Warner Bros. Deal Concerns Operators

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On the eve of the much-anticipated digital pay-per-view
explosion, operators are upset that Warner Bros. has chosen this time to play hardball in
its contract negotiations with PPV network Viewer's Choice.

But observers said Warner Bros.' strong-arm tactics
will go a long way toward shaping the revenue infrastructure in the new multichannel-PPV
environment, as other studios evaluate their roles in the digital world.

At stake is revenue control of the burgeoning PPV-movie
business, which broke the $300 million mark in 1997, but which is expected to
exponentially grow once digital and near-video-on-demand become fixtures in cable
households.

Warner Bros. last week continued its stance of withholding
three of its February and March titles from Viewer's Choice while it seeks a bigger
cut of revenues from digital distribution of its films. The three movies include Contact
($101 million at the box office),Conspiracy Theory ($77 million) and Fire
Down Below
($16.2 million).

And it is stepping up the pressure against Viewer's
Choice. Sources close to the situation said the studio has waived its trademark early
window upfront-guarantee offer, allowing all operators to receive the movies at their
earliest PPV dates. Warner in the past has offered 30- to 45-day windows for operators
that pay upfront guarantees -- usually on buy-rates of between 2 percent and 4 percent.

While Warner has pitched the movies to Viewer's Choice
affiliates through TVN Entertainment Corp.'s C-band feed, most of the major
Viewer's Choice affiliates have refused to carry the movies. One top 10 MSO executive
said it would take a significant technological investment on the part of systems to be
able to receive TVN's C-band feed.

'It requires more than a 5 percent buy-rate movie is
worth,' said the operator.

Even if it was worth the cost, one top five MSO PPV
executive who requested anonymity said the operator doesn't want to give Warner or
any studio the upper hand in determining the future of digital.

'Just as we are on the verge of being able to deliver
what we all mutually agree is the right way to deliver PPV programming, Warner Bros. is
out to change the rules of the game before we know how successful the game is going to
be,' said the operator. 'Let's see how much bigger the pie gets before we
determine who gets the biggest piece.'

Cable operators control Viewer's Choice, so they have
an interest in seeing it maintain a strong position.

But at least one midsized Viewer's Choice affiliate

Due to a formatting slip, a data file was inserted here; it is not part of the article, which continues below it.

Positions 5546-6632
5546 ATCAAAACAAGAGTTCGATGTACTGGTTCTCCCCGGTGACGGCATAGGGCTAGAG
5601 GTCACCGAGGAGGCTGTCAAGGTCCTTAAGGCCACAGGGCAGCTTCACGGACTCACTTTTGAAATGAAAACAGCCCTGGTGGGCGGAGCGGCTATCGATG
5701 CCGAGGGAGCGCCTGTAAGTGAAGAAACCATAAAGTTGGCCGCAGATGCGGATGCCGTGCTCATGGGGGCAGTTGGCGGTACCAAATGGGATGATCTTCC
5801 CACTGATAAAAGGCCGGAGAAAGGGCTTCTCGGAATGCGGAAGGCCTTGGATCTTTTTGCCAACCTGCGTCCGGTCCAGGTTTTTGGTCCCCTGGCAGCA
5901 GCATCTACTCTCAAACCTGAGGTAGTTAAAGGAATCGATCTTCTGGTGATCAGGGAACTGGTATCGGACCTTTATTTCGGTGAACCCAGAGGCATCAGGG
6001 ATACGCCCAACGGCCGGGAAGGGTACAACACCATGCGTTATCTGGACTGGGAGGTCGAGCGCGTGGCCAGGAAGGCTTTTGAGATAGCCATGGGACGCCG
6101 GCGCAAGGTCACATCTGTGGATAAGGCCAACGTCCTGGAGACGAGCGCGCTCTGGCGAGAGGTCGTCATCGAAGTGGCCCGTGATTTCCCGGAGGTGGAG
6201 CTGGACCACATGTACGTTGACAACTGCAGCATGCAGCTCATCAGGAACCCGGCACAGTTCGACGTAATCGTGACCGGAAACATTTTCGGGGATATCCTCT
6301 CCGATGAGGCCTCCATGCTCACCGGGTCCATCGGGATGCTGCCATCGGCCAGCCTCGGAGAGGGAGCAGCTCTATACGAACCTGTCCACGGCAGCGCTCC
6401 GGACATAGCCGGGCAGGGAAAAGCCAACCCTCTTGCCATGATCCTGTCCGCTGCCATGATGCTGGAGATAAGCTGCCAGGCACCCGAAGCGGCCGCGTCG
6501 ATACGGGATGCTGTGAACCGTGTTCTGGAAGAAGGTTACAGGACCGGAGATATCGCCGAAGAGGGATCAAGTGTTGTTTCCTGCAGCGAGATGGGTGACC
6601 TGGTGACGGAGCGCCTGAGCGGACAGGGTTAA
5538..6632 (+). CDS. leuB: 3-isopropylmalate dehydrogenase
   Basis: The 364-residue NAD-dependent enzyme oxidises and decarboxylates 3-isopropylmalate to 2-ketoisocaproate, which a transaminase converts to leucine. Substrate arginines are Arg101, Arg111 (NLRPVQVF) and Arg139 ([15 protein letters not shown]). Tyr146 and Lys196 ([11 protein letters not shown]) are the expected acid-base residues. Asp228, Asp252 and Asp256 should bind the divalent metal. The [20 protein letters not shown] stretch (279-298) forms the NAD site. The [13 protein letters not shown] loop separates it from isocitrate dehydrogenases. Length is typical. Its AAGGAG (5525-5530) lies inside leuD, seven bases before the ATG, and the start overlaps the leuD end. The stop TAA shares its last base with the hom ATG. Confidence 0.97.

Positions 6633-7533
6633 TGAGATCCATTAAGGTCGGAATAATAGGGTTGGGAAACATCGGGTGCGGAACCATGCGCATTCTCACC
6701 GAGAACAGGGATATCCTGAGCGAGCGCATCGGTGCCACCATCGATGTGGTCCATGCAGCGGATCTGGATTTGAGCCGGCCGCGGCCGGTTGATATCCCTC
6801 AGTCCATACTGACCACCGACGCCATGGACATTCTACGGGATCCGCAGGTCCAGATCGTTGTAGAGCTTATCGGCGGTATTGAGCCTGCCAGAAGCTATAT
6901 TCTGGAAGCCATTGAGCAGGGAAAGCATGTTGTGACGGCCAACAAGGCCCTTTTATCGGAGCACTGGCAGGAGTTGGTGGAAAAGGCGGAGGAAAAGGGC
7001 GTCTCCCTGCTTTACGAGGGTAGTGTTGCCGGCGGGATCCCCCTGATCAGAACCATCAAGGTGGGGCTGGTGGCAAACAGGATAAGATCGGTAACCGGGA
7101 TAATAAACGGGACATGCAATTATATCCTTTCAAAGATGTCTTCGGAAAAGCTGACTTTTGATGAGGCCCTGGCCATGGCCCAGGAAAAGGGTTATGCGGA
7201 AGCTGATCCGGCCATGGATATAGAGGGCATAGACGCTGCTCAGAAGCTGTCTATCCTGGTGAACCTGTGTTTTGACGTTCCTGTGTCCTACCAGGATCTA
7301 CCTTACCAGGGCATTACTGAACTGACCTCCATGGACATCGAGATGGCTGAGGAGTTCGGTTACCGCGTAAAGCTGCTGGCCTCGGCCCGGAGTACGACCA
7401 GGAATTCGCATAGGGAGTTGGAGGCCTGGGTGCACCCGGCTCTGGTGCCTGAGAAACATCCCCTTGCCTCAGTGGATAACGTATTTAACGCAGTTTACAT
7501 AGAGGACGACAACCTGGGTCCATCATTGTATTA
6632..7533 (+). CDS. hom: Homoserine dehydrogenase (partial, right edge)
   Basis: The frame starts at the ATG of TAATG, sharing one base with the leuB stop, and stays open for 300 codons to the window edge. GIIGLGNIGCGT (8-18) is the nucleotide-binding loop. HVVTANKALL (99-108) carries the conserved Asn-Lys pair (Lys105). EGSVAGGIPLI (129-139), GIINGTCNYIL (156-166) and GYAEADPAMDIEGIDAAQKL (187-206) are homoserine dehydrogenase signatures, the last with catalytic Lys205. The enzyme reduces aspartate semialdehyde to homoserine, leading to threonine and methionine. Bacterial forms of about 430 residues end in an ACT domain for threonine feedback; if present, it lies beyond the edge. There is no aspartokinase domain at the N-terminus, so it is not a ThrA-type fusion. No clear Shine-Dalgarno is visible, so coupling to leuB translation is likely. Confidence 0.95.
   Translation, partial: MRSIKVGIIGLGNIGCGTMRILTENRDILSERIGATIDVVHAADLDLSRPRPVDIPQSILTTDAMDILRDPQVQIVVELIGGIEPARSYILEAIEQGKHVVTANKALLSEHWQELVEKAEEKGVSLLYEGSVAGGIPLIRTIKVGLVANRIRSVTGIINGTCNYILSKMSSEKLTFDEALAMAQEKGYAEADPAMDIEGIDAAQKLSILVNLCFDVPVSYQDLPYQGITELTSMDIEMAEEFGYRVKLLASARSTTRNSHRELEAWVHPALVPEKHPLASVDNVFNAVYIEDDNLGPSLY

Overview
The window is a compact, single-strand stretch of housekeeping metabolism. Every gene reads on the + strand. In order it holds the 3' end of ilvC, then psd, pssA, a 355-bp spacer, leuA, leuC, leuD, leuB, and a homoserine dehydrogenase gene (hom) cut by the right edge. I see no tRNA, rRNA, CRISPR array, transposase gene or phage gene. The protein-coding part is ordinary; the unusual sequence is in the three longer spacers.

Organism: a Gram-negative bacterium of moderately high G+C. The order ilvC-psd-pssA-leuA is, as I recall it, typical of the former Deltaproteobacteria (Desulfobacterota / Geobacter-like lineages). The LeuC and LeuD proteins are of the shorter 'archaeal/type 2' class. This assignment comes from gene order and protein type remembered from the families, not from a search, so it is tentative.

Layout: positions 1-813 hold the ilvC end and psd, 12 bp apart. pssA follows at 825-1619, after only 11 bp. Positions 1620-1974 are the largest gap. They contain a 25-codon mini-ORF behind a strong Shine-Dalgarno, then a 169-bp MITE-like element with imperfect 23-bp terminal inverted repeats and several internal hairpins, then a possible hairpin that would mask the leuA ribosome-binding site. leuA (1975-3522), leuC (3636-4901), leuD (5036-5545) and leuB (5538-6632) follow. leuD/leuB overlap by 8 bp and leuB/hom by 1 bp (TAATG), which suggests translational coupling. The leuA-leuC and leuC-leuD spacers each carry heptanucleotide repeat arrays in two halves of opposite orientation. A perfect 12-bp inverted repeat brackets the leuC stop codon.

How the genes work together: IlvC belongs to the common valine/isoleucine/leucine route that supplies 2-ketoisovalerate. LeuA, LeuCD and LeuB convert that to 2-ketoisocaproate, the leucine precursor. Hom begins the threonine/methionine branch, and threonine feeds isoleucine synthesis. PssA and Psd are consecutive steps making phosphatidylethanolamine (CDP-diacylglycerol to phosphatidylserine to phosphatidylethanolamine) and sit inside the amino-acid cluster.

will take Warner Bros. up on its offer.

'They're offering some good movies, and it's
a chance for us to make some money,' said Gregg Graff, senior vice president of
marketing, programming and advertising for Coaxial Communications. 'Being a small
operator, we're not going to impact Viewer's Choice's overall bargaining
position.'

Some studio executives said Warner's move is necessary
for it to maintain its PPV objectives. With movie-production costs rising steeply and the
home-video business slumping, Hollywood wants to make sure that it gets full value for its
programming.

Also, studios argued that in a digital environment, where
there's more money to go around, there should be a greater sharing of the risk.

'What incentive does an operator have to market the
movie if there's no guarantee for them to reach?' asked one studio executive.
'If there was a guarantee involved and they weren't aggressive, then they'd
be on the hook, as well.'

Warner Bros. is not the first studio to try to alter the
digital environment. Paramount Pictures has yet to offer any of its movies to
Tele-Communications Inc.'s Headend in the Sky platform or to TVN's digital
service beyond local test markets, mostly because it's still unsure about piracy and
anti-copying issues.

But with Warner Bros. holding a minority interest in
Viewer's Choice, Hollywood is betting that the studio has a better-than-average
chance of bringing forth change.

However, Warner has a lot at risk, as well. While it is
holding three of its biggest PPV titles hostage, operators said it doesn't have many
more blockbuster titles coming down the pike. A failed mission here could lessen
Warner's bargaining power in the future, one operator said.

If Warner is successful, it would force middleman
distributors like Viewer's Choice to take pay cuts on margins that are already very
slim.

'We have the same issues as Viewer's Choice; we
clearly need a percentage of the revenue, like any other distributor,' said James
Ramo, president of TVN, which has a 32-channel NVOD platform and which has not reached a
digital distribution agreement with Warner Bros. 'Whether that comes from the
operator and the studios or the studio alone remains to be seen.'

Ramo said the studios might merit bigger splits if they can
provide the industry with something that will increase buy-rates, such as earlier windows
or exclusive cuts of films.

One distributor that will carry the movies is Request
Television, which has reached an agreement with Warner Bros. However, Hugh Panero,
president of Request, would only say that the network reached a deal that was beneficial
to both it and Warner. Unlike Viewer's Choice, which makes deals for its affiliates,
Request Television affiliates deal directly with the studios.

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